Video: Avoiding Bad Survey Design

Categories: SAGE Posts, Tools and Resources

Tags: , ,

“Bad questionnaire design is really the bane of my professional existence. It is immensely frustrating. It is something we see, unfortunately, a lot …” So starts Julia Clark, senior vice president for Ipsos Public Affairs, a for-profit research agency, as she discusses bad survey design. While the flaws she identifies in this SAGE Research Methods video – viewable for free by clicking on the image below — aren’t seen so often in top research companies’ work (like that of Ipsos) they are definitely apparent in places where he enthusiasm is abundant and the oversight lacking.

Her first example is biased question design, which not only creates bad data, but then may be pushed into the public sphere as reliable survey results. Plus, she adds, bias can exist apart just ham-handed questions: “We can’t just think about the question itself when we think about a biased question design. We have to think about the context.”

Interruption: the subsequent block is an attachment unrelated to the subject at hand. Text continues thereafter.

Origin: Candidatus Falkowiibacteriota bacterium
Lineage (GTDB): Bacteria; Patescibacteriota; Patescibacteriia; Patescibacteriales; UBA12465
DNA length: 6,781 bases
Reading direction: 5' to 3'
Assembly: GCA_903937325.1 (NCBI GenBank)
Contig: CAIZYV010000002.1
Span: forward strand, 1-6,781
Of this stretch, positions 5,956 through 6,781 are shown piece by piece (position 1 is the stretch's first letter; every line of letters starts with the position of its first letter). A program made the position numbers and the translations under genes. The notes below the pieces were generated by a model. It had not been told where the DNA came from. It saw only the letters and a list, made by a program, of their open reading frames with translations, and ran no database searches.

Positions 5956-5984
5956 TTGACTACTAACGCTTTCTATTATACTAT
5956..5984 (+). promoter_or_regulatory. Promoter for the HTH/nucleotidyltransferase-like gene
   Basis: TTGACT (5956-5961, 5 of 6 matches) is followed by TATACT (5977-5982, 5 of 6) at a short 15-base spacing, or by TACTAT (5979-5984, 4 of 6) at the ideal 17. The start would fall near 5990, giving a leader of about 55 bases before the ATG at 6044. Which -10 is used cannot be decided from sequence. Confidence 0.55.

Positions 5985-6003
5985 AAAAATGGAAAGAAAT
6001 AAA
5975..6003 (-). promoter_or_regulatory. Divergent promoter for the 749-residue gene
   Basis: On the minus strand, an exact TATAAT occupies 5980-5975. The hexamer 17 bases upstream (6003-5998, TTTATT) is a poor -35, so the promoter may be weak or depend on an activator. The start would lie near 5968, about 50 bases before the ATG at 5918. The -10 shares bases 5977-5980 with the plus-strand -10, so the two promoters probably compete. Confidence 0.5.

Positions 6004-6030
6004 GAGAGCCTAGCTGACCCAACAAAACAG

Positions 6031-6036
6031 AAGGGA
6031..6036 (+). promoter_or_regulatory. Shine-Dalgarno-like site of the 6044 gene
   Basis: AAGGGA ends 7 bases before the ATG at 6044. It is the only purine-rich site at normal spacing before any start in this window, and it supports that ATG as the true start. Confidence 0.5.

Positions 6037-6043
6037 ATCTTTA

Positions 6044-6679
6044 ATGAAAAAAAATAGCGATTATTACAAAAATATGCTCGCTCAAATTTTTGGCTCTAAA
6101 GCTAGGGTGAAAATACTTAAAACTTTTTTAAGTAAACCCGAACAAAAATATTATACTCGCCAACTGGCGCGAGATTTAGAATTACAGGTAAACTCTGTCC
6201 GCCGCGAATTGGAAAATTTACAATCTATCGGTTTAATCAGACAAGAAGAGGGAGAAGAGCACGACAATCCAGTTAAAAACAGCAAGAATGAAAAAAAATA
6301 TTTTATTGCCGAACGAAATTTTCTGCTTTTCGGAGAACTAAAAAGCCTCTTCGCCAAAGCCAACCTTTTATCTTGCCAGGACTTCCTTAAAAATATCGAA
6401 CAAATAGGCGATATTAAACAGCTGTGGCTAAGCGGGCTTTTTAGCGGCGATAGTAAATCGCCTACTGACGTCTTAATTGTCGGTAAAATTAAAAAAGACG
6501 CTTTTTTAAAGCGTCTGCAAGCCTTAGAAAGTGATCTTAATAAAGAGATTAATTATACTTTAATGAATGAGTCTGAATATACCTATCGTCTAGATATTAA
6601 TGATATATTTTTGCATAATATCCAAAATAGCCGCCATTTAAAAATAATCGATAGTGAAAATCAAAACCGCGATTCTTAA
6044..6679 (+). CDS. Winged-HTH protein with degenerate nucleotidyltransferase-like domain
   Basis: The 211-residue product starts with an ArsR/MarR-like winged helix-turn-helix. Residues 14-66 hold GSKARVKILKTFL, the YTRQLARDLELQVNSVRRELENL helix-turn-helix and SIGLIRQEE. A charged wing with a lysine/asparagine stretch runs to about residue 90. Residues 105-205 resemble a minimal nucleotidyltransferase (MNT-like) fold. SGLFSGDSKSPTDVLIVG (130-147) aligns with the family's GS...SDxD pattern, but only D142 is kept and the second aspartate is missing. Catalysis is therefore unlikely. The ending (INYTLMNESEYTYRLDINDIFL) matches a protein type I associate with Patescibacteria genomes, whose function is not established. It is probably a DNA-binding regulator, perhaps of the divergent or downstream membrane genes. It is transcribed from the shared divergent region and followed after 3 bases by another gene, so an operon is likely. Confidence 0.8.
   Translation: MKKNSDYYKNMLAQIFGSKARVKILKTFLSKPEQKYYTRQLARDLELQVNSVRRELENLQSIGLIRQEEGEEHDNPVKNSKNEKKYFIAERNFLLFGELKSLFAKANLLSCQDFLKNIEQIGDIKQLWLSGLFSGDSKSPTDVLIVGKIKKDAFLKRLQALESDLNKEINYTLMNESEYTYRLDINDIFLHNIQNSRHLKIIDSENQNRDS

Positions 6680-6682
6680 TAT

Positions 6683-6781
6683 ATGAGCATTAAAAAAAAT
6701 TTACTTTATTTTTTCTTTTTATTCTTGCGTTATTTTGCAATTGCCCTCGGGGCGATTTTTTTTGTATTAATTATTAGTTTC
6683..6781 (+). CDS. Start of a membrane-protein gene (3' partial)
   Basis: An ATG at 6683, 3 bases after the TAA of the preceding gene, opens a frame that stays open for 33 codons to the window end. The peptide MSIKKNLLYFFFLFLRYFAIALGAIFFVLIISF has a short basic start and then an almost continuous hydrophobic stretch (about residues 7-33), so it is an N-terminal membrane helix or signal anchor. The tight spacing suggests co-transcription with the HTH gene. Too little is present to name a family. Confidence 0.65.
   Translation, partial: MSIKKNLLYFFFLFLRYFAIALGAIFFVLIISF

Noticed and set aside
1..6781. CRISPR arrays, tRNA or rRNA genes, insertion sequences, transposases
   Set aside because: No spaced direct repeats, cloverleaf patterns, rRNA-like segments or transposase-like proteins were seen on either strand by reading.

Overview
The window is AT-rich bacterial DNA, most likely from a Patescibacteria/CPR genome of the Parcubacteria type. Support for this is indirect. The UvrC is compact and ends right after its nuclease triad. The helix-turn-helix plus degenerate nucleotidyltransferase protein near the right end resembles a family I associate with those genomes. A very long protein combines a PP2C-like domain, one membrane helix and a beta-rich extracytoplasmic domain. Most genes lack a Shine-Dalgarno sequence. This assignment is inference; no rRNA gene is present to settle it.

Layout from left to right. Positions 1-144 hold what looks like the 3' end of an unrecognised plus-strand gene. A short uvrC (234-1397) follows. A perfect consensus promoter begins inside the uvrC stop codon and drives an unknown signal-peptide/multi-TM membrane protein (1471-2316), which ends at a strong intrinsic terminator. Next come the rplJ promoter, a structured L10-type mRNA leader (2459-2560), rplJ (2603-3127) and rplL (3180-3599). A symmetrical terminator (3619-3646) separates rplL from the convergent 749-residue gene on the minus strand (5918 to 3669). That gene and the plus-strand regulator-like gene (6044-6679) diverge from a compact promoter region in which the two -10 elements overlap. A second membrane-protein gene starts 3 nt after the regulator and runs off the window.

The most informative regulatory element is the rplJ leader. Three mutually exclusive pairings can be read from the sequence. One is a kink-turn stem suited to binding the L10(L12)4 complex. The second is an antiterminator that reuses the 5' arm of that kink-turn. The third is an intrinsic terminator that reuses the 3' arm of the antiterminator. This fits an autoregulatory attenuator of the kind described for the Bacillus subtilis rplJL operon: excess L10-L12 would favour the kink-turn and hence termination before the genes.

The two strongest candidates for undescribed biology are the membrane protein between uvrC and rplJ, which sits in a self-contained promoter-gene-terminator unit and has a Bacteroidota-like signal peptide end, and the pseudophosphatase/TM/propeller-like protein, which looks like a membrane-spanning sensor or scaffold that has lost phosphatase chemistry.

After setting the scene, Clark then workshops a questionnaire with three other practitioners, who show the technical and ethical issues – and putative solutions – that real-life survey professionals deal with. For example, do you call possible respondents, or do you offer an online interface? The questions and context differ, and so do answers.

“People simply answer questions differently,” Clark explains. “Again, this goes back to the psych principles, to some of the sort of fundamental psychology of not just questionnaire design but of how humans function. You read something on a paper, and you answer it one way. And you talk to someone on the phone, and you’re maybe answering a little bit differently for a huge host of reasons.

SAGE Video offerings are close captioned but also include a searchable transcript that’s clickable to that point in the video, so when O’Leary shows a chart of various reasons for a lit review, you can go directly there in the video by clicking on the text. They also include citation information and the ability to make your own clips from the longer video. You can share via e-mail or social media, save to a playlist, and speed up of slow down play.


Julia Clark bad survey design

Julia Clark says the mode of doing a survey — such as by phone or online — will affect the answers. Click image to see the full video.

To view this particular video, for free, click here.

For more about SAGE Video Research Methods Videoclick here.


One thought on “Video: Avoiding Bad Survey Design

  1. el vídeo esta interesante me gustaría que mas personas pudieran observarlo , excelente resto del dia

Leave a Reply